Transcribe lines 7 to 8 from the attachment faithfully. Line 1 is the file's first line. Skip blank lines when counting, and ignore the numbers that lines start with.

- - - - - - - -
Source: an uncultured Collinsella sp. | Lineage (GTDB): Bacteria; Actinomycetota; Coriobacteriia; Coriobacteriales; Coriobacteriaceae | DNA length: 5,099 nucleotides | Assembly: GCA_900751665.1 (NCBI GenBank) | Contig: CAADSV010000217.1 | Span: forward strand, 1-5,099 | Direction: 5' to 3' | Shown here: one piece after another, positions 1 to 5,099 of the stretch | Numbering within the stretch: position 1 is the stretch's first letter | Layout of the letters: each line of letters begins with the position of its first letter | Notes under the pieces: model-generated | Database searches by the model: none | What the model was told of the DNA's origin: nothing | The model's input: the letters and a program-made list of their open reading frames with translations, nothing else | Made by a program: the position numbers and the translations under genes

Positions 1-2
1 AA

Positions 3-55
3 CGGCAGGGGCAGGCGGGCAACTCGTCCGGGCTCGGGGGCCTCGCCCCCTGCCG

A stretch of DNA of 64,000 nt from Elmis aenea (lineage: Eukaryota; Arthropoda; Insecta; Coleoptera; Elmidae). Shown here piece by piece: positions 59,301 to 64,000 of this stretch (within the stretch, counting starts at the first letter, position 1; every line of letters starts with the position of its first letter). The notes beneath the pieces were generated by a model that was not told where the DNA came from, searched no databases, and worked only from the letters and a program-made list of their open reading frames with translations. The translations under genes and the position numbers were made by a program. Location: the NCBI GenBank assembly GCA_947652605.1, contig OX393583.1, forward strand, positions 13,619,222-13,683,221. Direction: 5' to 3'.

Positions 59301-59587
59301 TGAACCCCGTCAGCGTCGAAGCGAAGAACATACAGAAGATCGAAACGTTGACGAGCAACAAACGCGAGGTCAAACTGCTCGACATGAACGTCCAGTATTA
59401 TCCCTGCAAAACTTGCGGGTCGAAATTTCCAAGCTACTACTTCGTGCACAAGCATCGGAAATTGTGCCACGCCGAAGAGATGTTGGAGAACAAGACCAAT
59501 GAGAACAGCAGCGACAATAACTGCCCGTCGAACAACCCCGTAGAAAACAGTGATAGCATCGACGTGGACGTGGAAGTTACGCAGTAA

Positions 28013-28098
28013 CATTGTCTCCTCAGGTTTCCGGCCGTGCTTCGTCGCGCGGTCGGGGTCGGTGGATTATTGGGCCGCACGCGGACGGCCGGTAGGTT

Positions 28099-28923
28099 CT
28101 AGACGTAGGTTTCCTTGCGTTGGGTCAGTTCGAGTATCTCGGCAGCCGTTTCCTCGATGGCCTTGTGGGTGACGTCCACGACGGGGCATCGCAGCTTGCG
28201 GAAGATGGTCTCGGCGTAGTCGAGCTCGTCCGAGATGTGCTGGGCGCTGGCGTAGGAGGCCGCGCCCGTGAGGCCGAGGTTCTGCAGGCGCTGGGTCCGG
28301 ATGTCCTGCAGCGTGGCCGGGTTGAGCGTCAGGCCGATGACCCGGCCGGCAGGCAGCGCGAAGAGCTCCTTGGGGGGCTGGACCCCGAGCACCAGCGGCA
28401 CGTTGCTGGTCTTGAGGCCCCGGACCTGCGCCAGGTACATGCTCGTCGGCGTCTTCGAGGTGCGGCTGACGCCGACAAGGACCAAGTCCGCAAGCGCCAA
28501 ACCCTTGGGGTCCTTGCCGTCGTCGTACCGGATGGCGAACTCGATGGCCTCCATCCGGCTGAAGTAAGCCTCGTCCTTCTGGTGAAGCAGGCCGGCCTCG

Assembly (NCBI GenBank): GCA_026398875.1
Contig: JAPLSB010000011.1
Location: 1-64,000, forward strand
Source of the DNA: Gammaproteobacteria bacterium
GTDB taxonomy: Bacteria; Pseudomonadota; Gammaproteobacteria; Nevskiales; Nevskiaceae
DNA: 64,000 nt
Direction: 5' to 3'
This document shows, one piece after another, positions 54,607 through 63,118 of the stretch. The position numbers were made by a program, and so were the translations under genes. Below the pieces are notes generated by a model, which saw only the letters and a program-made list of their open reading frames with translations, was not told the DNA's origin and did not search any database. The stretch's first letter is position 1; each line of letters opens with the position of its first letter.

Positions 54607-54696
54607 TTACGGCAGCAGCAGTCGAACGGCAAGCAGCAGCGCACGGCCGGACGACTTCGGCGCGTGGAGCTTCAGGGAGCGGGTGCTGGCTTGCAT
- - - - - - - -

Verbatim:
Positions 59301-59587
59301 TGAACCCCGTCAGCGTCGAAGCGAAGAACATACAGAAGATCGAAACGTTGACGAGCAACAAACGCGAGGTCAAACTGCTCGACATGAACGTCCAGTATTA